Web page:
Whether you're getting ready to take your first final exam as an online degree student or your last, everyone can use a few test-taking tips.
Kelly Schuttig, a management instructor in Saint Leo University's Donald R. Tapia School of Business, understands well what it's like to be an online student.
While she was enrolled in Saint Leo's online business administration-management program -- and then the university's online MBA program -- she was working full time as a school bookkeeper and raising two young boys. After completing her degrees, she came to Saint Leo as a program analyst in the Dean's Office in the School of Business.
Today, Schuttig teaches management classes both online and at University Campus. In addition, she is pursuing a doctorate in project management – once again, online.
So it's safe to say that Schuttig has been on both the giving – and the receiving – sides of online exams.
"The first few tests that I had to take as an online degree student were pretty stressful because I didn't know exactly what to expect," she says. "But after a few, I got used to taking exams online and that helped me stay calm."
Online vs. in-class exams
Is there any difference in difficulty between online exams and traditional classroom exams?
Generally speaking, online courses are rigorous and because online students work independently and are more self-reliant, online exams may be more challenging, says Kelly.
Other similarities and differences between online and in-class exams are fairly apparent. Both test a student's comprehension of the material covered, are timed, and may take a variety of formats – essay, short-answer, multiple choice, etc. While online students have the flexibility to take their exams at times that suit their schedules – and in locations of their own choosing – they must still complete their exams by specific deadlines.
The truth behind an open-book exam
According to Dr. Tammy Zacchilli, associate professor of psychology who teaches courses for both the on-ground and online psychology degree programs at Saint Leo, even if an online final exam is an open-book/open-note format, that doesn't guarantee an easy A.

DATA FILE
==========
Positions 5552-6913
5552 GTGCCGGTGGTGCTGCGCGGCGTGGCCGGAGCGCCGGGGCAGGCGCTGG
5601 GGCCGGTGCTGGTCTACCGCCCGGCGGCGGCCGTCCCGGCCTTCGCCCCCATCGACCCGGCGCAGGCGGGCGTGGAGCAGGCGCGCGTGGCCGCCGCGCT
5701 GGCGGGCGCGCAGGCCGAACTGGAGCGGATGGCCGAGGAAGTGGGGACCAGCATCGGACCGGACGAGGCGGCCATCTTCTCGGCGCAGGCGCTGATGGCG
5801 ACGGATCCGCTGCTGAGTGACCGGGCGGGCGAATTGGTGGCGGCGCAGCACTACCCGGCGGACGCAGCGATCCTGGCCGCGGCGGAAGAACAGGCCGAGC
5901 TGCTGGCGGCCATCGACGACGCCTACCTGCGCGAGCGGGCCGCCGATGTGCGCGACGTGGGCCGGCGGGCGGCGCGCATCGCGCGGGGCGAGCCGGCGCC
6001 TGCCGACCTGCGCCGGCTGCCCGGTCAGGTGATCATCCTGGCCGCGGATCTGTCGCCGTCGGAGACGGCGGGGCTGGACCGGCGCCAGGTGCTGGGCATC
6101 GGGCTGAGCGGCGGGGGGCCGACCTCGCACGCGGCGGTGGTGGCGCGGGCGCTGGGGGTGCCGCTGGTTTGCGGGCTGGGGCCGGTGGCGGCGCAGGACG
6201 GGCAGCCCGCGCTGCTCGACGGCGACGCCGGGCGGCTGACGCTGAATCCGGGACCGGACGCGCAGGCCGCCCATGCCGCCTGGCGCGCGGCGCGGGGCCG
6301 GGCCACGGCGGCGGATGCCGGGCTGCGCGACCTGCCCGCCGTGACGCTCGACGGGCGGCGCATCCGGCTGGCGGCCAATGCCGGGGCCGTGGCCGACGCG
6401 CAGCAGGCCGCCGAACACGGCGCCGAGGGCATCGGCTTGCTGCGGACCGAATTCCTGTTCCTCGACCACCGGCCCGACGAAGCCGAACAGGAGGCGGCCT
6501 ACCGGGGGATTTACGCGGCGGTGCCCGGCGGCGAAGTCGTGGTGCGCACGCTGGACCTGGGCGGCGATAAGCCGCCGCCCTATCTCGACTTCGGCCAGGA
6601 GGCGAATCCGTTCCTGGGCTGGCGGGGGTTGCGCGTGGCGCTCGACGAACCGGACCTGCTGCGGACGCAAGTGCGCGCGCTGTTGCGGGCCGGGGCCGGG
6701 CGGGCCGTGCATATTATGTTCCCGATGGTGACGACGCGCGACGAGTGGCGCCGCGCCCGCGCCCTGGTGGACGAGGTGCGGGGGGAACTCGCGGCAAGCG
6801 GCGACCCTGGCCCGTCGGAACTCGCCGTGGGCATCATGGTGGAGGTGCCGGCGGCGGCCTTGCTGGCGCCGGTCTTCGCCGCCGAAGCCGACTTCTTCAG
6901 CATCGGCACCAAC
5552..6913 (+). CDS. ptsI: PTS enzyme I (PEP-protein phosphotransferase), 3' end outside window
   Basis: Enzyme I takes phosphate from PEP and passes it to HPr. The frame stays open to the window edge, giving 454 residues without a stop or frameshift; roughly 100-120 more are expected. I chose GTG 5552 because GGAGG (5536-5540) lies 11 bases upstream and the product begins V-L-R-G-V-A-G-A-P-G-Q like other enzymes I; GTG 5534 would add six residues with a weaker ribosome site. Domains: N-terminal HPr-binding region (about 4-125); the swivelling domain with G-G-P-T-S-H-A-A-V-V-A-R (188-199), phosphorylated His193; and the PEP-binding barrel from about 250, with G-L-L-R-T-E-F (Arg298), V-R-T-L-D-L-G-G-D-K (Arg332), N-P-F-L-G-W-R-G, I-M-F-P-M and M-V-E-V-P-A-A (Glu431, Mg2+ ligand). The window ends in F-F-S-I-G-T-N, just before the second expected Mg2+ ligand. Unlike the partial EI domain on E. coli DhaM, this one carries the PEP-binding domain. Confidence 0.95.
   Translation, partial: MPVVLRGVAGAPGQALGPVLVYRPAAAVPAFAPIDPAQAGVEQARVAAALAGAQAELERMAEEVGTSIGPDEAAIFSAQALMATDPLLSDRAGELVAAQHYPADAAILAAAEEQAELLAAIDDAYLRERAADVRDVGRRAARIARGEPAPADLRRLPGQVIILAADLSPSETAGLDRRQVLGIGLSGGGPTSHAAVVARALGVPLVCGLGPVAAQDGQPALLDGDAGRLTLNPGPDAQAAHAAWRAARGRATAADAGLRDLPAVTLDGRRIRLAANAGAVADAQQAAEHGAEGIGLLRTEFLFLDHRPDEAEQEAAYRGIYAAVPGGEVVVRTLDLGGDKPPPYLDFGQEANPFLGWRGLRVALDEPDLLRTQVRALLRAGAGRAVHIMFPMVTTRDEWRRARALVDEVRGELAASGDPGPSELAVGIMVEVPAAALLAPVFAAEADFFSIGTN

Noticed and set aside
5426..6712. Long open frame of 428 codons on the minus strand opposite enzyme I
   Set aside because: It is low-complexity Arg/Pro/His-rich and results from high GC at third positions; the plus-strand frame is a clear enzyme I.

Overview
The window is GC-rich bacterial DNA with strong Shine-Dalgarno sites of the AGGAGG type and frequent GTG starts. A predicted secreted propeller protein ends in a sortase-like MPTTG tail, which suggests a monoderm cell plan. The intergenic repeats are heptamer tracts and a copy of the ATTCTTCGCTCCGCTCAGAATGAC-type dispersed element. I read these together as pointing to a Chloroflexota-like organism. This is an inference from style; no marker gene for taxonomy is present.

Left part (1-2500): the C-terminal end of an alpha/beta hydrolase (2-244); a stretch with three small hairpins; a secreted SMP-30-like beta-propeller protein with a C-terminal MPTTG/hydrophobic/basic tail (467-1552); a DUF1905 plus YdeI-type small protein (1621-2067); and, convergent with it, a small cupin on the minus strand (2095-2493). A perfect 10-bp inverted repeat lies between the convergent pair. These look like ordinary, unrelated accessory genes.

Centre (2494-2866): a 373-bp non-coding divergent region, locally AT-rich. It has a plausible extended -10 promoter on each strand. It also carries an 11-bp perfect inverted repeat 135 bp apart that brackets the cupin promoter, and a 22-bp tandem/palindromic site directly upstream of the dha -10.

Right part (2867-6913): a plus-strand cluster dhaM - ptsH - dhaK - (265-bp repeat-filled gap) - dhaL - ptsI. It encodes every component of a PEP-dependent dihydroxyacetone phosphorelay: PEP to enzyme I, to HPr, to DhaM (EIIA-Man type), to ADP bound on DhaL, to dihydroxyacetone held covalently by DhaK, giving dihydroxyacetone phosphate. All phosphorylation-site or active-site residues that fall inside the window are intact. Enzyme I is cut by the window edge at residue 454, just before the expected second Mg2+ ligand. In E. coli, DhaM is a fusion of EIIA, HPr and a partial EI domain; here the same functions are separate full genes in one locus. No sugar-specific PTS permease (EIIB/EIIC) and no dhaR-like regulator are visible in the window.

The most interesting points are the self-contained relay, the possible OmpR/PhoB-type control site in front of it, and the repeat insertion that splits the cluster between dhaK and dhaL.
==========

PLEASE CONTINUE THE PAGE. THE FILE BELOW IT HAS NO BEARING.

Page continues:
In fact, open-book tests may be more difficult.
"Exams where students can use their textbooks or notes are still timed exams. So if you're not well prepared – if you don't know the material – you may spend too much time searching for answers," says Dr. Zacchilli.
"In addition, open-book exams typically focus on questions where students must use their critical-thinking skills and apply the knowledge they gained from the course. To do that requires a thorough understanding of the material."
Secret to success: be prepared
Dr. Zacchilli's best advice for doing well on a final exam in an online course?
"Ask the professor questions throughout the term to clarify understanding immediately. Watch all of the audio-visual presentations in the modules and take careful notes. And above all, read all the content. There's never an excuse for saying, 'I didn't understand the question.'"
In addition to staying on top of course assignments, spend time reviewing before the exam. Having a structured plan eliminates cramming. Self-testing is a good idea by creating your own quizzes, using notecards or a free app such as Quizlet.
Tips for success
While preparation is key to success, here are some additional tips that may help you overcome any exam jitters and do well on your online exams.
Before the exam
- Plan to take the exam early. Don't wait until 10 p.m. if it's due by midnight – just in case you have technology challenges.
- Be physically ready. Be well rested and eat something healthy an hour or two before the exam.
- Select a quiet place to take the exam where you will not be interrupted and where there are no distractions. (No coffee shops.)
- Make certain that everyone in the family knows you're taking an exam; hang a "do not disturb" sign on your door.
- Make sure the room is not too warm.
- A desk and straight-back chair is best.
- Use a familiar computer.
- Check your computer for the latest updates before exam day.
- Close all other browser windows and applications.
- Put your phone away -- far away.
- Turn off all distracting activities such as instant messaging and social media.
- Turn off your email.
- Have everything you need ready before you start, including water.
- Give yourself plenty of elbow room: organize your space.
During the exam
- When you start, look over the exam, read the directions twice, and organize your time.
- Save your answers as you progress through the exam.
- Pace yourself and keep track of time.
- Write your short-answer or essay questions in a word document that you can save and then copy and paste into the exam.
- Keep the situation in perspective. Maintain a positive attitude.
- Plan to reward yourself, even in a small way, when the exam is over.
Test anxiety resources
While a certain degree of nervousness before an exam is normal, test anxiety can be detrimental. If you experience an inordinate amount of stress before exams, here are some resources to help you cope. Online students are also welcome to reach out to Saint Leo University Counseling Services.
Do you have any tips for succeeding at an online exam?
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